>> My name is (?) I work with Columbia University in New York.  To develop a little on the comment that was raised before about cyber bullying, I am wondering if the speakers could comment on the idea of using content regulation in response to cyber bullying.  A lot of times the response to aggressive speech is more speech.  The question is do we regulate content?  If we do, it would be interesting, should we regulate content depending on the context of the country where the speech originated.  If it's a country where women generally lack (Audio fading in and out.)

>> I would say I think if you go down the line of regulating content, then it's really down the path where you can say -- one question to ask is who regulates content?  What kind of content is regulated, I think you are going down the path that there is sort of no bottom to it.  I do think what we should be focused more on is I should say more speech, but more speech doesn't mean you sort of engage directly.  There are, I think, different ways of engaging speech, which is there is some value in (?) to some extent because then the space is not useful for you.  There is a way, a strategy where you find support in your network, different kinds of networks who can really find support for women who, let's say, being attacked. 

For example, one of the Take Back The Tech campaign that I was talking about, two years ago, and it was very aggressive, and what we did really is we made sure that we talked to the network, we made sure that we had strategies to keep ourselves safe and that no individual is attacked.  And we looked after ourselves.  So that's one of the things we look at.  But we are very careful around content regulation.  But at the same time, we are also saying that there is gender-based violence and speech that is about -- hate speech based on gender.  But I think understanding about that more is very important. 

>> HELEN CROXSON:  Thank you.  I don't see any questions coming online at the moment.  There's a gentleman down there who had a question, if you'd like to go ahead. 

>> Yeah, okay.  Thank you very much.  You know, I am not (?) Seed Alliance shows way about governance issues.  In 2014, I was one of the awardees.  So thank you.  My question is when you were talking about inclusiveness, how you are considering that women with disabilities who have double discrimination to accessing Internet.  Believe me, if we have the technology, if women and girls have the technology and Internet, they can live their life and enjoy all their rights by accessing technology such as a smartphone, computer, and other things.  This is a basic human right for women and girls with disabilities, and they can overcome disabilities if we can properly use that.  So do you consider anything about the girls and women with disabilities?  Because inclusiveness what is for us, people with disabilities?  We cannot achieve by ignoring women and girls with disabilities who have a double discrimination.  Thank you. 

>> HELEN CROXSON:  Thank you.  I think the question here is what action has been done for those who are female and with disability.  You are totally right.  It is, as you say, double discrimination, and probably doubly hard for them to get online.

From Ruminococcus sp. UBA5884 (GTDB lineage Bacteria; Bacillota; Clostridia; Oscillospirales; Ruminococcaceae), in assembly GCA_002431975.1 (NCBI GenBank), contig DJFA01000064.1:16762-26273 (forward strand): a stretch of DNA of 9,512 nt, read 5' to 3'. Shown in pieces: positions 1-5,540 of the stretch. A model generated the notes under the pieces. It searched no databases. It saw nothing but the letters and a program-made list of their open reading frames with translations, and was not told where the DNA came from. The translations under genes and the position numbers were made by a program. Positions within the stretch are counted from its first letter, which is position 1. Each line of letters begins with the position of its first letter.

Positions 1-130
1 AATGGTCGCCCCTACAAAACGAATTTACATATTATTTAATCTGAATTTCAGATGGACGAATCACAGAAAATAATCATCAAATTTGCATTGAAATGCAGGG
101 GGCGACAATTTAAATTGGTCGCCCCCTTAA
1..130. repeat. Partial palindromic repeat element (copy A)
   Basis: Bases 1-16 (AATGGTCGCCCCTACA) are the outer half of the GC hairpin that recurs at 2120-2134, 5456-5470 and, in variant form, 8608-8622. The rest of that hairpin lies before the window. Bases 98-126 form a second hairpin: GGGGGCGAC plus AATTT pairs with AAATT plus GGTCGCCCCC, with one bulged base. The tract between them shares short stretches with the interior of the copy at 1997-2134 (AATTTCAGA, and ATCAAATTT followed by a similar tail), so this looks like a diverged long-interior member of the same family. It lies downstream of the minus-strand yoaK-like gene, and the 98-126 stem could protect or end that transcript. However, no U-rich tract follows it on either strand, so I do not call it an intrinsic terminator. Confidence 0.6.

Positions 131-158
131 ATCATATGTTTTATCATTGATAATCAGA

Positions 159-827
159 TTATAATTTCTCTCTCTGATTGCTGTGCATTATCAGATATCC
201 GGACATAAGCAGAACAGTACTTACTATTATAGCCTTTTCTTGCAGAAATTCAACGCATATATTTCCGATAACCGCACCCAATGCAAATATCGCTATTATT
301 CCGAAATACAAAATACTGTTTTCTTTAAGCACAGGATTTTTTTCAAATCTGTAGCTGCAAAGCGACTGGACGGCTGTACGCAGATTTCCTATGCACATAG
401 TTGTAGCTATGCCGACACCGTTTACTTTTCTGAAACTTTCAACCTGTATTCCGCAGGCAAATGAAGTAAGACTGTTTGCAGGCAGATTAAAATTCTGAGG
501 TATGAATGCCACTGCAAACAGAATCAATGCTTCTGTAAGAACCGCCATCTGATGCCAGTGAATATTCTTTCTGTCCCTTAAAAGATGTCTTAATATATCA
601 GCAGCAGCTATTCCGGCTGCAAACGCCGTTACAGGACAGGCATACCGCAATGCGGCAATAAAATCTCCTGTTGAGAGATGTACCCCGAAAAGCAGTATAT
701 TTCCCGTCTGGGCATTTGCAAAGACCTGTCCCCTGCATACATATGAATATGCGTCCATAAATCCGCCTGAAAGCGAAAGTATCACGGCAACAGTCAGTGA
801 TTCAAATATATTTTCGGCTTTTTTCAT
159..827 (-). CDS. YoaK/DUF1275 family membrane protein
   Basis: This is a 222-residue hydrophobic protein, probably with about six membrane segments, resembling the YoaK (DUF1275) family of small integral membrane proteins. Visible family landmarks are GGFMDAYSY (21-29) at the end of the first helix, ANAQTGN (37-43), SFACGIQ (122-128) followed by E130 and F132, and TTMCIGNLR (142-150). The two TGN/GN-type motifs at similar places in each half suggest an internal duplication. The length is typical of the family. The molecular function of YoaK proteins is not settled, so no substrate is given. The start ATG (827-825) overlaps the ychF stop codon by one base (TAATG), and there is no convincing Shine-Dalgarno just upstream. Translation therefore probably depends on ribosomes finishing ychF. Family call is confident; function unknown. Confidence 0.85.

I mean, I am personally aware that there is a research council where there has been discussion about investigating this area from some of the people involved in the research coalition.  I don't know if anybody on the panel has seen any examples of what's been done. 

Rachel, I think? 

>> RACHEL SAMREN: Well, certainly, from our perspective, whether it's with regards to women or more generally, we make no distinction as to who should be digitally or financially included.  All efforts should always target the entire population.  That also goes for employment within the company, where again, I said it's also about having diversity of mind within the company, so we have specific efforts there to ensure that we really have everyone, that we think about all consumers, whichever background they come from. 

I think I would like to add to the question, it's more a comment, that it does pose challenges in some countries where the government role will be very important to address this because disabilities are not necessarily out in the open from the government's perspective.  Sadly, in some of the markets where we operate that is still the reality.  Which makes it much harder for us to target specific groups to begin with if they aren't actually identified or if they aren't put into the access to us for groupings, like we say women are among the vulnerable.  And I think that we really need to get better working with governments there on acknowledging and identifying that need first of all, because that is certainly a challenge that we see in some of our markets, that they aren't actually necessarily recognized by their own governments as a group.  They are by certain brave civil society organizations we work are before you not necessarily more broadly. 

>> HELEN CROXSON:  Thank you, Rachel.  I think it sounds a bit that we also need to go back to understanding the problem, understanding where people are discriminated, understanding why women are being kept offline, and within women, what are the different segments that are struggling to find it harder.  Does anybody have anything to add?  Okay.